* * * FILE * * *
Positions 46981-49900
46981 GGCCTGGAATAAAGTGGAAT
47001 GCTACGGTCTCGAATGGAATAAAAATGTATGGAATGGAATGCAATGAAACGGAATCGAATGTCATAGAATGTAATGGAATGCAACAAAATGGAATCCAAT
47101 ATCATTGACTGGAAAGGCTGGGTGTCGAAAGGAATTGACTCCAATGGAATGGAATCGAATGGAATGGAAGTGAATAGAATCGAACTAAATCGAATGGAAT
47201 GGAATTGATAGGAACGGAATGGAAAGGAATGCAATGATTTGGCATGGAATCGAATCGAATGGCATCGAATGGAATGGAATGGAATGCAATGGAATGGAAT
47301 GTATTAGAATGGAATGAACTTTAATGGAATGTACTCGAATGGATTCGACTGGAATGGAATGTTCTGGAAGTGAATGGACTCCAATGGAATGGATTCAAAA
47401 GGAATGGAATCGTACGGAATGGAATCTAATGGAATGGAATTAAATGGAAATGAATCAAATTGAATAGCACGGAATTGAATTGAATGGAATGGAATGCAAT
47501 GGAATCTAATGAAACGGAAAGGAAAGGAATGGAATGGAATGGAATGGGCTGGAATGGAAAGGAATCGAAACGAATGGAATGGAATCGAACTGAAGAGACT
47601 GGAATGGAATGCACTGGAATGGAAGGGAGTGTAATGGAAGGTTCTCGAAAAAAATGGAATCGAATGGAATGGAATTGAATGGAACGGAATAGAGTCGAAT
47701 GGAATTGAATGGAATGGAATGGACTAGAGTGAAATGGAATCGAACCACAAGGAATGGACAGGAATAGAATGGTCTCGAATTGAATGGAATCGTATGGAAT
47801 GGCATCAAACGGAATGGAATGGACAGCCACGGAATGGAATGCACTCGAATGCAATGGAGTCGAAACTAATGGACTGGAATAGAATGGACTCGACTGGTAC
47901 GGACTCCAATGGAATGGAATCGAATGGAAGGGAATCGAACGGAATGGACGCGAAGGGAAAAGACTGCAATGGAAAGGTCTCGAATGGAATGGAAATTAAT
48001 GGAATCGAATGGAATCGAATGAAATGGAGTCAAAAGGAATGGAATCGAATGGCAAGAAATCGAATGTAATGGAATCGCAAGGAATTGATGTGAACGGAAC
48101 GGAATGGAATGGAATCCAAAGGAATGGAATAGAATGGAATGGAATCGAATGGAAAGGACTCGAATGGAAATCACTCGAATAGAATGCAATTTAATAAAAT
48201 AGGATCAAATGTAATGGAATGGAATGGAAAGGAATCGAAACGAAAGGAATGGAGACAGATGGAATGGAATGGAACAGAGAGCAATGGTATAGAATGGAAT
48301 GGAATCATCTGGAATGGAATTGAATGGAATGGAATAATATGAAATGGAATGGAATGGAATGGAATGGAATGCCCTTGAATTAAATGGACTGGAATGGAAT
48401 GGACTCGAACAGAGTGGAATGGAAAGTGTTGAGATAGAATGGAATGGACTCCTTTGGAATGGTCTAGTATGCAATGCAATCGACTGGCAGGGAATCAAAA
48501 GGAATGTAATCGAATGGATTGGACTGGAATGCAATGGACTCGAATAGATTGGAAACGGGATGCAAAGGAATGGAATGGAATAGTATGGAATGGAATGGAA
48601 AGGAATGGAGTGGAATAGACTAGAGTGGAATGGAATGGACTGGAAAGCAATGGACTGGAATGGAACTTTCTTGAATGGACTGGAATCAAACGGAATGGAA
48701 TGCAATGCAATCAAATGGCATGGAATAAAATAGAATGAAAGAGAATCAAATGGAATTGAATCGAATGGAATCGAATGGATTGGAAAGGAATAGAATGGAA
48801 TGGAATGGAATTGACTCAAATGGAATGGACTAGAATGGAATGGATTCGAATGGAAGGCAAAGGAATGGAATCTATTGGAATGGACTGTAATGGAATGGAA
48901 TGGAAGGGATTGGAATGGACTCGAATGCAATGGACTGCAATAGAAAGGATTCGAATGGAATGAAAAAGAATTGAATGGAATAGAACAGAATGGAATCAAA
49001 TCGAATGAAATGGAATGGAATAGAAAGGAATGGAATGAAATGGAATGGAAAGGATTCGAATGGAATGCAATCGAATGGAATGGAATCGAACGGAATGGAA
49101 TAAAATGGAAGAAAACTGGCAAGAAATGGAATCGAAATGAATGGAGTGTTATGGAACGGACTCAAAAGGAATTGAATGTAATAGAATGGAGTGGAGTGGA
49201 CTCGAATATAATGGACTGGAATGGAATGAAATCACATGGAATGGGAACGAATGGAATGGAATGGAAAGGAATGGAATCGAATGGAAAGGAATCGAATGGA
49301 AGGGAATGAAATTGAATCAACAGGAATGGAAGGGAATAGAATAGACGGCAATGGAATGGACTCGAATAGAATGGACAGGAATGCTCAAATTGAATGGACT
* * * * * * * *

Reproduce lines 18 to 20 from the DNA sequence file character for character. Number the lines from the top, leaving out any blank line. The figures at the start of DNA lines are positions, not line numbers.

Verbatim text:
48501 GGAATGTAATCGAATGGATTGGACTGGAATGCAATGGACTCGAATAGATTGGAAACGGGATGCAAAGGAATGGAATGGAATAGTATGGAATGGAATGGAA
48601 AGGAATGGAGTGGAATAGACTAGAGTGGAATGGAATGGACTGGAAAGCAATGGACTGGAATGGAACTTTCTTGAATGGACTGGAATCAAACGGAATGGAA
48701 TGCAATGCAATCAAATGGCATGGAATAAAATAGAATGAAAGAGAATCAAATGGAATTGAATCGAATGGAATCGAATGGATTGGAAAGGAATAGAATGGAA